Point and Shoot Cameras:
Sony RX100 V
Canon PowerShot G7 X II ($429)
Panasonic Lumix LX10 ($698)
3. What is the end product of your photos?
If you are using your photos for slideshows for your family and friends, the market is endless for economical cameras. You won't need all of the bells and whistles of a higher end camera ie: RAW capture, continuous shooting, high ISO capability because you will probably never use them.
Maybe you are just looking for social media sharing and posting where a smartphone might do the trick.
On the other hand if you are going to be printing hi-res prints for gallery shows, shooting sporting events and fast motion or if you take most of your photos in low light situations then you are probably going to want to go up the camera chain and spend more money on a higher end camera.
4. What do you photograph?
When searching for a camera for travel remember that different cameras are geared to different situations. For example; The person who loves to shoot spontaneously from the hip, like capturing festivals and candid moments will want to look for something that is more compact and quick and easy to use. Taking the time to set up the manual functions and change lenses could cause you to lose that moment in time.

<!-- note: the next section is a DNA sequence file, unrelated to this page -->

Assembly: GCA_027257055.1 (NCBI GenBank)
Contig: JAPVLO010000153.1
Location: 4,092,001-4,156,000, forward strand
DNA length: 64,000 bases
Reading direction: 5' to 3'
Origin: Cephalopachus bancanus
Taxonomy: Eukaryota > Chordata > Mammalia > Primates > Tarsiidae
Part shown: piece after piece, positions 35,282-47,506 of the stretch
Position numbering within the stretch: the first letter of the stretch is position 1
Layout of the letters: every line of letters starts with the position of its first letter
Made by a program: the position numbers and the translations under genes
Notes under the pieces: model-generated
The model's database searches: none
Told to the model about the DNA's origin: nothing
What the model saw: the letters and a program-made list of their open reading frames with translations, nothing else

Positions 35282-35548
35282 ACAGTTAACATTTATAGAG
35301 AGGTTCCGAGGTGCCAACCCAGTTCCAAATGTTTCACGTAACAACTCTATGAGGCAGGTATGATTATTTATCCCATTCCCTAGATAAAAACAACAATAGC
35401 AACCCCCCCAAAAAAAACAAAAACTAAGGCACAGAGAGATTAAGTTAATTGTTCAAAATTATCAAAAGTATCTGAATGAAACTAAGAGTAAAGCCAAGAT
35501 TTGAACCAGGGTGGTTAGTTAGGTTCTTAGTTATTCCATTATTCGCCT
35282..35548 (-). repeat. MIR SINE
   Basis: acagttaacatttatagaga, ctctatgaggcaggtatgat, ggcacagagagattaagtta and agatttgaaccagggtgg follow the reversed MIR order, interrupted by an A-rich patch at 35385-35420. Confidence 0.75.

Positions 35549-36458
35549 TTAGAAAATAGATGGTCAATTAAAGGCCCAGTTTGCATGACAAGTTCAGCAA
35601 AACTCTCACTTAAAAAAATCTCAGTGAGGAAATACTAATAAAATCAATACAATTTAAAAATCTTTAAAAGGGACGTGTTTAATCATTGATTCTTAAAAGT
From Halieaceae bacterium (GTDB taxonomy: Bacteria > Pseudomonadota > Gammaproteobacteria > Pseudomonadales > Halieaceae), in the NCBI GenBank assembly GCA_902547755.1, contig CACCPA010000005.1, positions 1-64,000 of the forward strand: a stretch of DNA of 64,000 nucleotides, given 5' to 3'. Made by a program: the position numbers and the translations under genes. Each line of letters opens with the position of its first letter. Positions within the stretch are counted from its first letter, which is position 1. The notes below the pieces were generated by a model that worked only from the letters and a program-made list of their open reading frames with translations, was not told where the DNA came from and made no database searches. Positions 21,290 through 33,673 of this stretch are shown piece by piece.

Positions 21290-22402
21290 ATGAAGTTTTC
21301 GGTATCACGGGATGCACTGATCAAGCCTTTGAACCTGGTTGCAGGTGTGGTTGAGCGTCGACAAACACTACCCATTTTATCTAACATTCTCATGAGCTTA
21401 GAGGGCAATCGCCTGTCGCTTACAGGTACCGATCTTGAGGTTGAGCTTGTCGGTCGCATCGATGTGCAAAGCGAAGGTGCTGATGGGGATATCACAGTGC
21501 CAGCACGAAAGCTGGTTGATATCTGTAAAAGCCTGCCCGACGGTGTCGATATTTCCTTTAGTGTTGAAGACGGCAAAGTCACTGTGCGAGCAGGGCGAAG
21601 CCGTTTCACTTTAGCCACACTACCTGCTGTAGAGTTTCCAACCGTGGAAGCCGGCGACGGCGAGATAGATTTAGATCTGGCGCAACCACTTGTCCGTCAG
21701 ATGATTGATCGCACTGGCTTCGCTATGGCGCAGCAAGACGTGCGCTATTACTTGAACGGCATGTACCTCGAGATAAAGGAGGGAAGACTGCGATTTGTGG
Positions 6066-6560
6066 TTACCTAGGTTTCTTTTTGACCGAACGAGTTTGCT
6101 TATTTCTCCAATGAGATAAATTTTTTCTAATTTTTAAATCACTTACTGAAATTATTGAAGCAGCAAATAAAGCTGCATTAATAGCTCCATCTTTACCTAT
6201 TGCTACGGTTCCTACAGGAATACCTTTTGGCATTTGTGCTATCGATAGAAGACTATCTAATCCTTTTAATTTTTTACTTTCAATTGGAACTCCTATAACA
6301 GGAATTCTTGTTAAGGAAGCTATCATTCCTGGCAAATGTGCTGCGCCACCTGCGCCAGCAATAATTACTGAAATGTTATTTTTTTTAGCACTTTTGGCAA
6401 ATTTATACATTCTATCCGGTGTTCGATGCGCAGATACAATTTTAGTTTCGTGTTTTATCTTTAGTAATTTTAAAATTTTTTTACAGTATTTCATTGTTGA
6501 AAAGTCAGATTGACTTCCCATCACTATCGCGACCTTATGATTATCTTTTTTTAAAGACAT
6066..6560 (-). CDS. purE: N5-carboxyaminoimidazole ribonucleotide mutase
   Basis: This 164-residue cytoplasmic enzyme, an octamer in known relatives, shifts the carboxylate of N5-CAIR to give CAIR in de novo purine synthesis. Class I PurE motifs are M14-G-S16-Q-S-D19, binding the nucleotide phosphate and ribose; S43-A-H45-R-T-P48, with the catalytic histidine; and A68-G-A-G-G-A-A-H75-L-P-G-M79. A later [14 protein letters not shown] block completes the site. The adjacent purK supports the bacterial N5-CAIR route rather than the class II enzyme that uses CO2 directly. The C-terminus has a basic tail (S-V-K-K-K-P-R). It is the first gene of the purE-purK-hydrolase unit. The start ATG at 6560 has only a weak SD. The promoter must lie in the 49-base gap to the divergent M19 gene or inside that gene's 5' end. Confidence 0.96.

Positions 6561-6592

The person who loves to plan where they are going to be, has a good idea of shooting conditions and knows exactly what they want to capture will want to go with the feature rich DSLR instead of a Point-and-Shoot. The DSLR gives you the flexibility of interchangeable lenses and a host of user-defined controls that allow you to set the camera up for any particular situation.
If you shoot a lot of wildlife look into a crop sensor camera, it will extend the reach of your lenses. On the other hand if you are a landscape photographer you should be looking at a full frame camera.
5. What do you have to spend?
You make think this is an obvious one, but let me tell you I know many people that have thousands of dollars worth of equipment sitting unused at home that they are still paying for. So be realistic when going to your local camera store. Don't be influenced by all the new and latest things on the shelves. The best thing is to be practical. If you are a pro (meaning you get paid for your photography) or semi-pro, by all means take into consideration that $5000 camera body and the $2000 lens. But if you are like 90% of the world you can find a camera that both fits your needs and your budget.
The is around $2500 while the goes for $899
With your answers to these questions you are now armed with the knowledge you need to start looking into the right camera for your travel. Do you have any tips?
For a complete list of the camera gear I use for travel, check out our Travel Photography Gear Guide and if you are looking to take your photography to a whole new level check out The Best Landscape Photography Tutorial Ever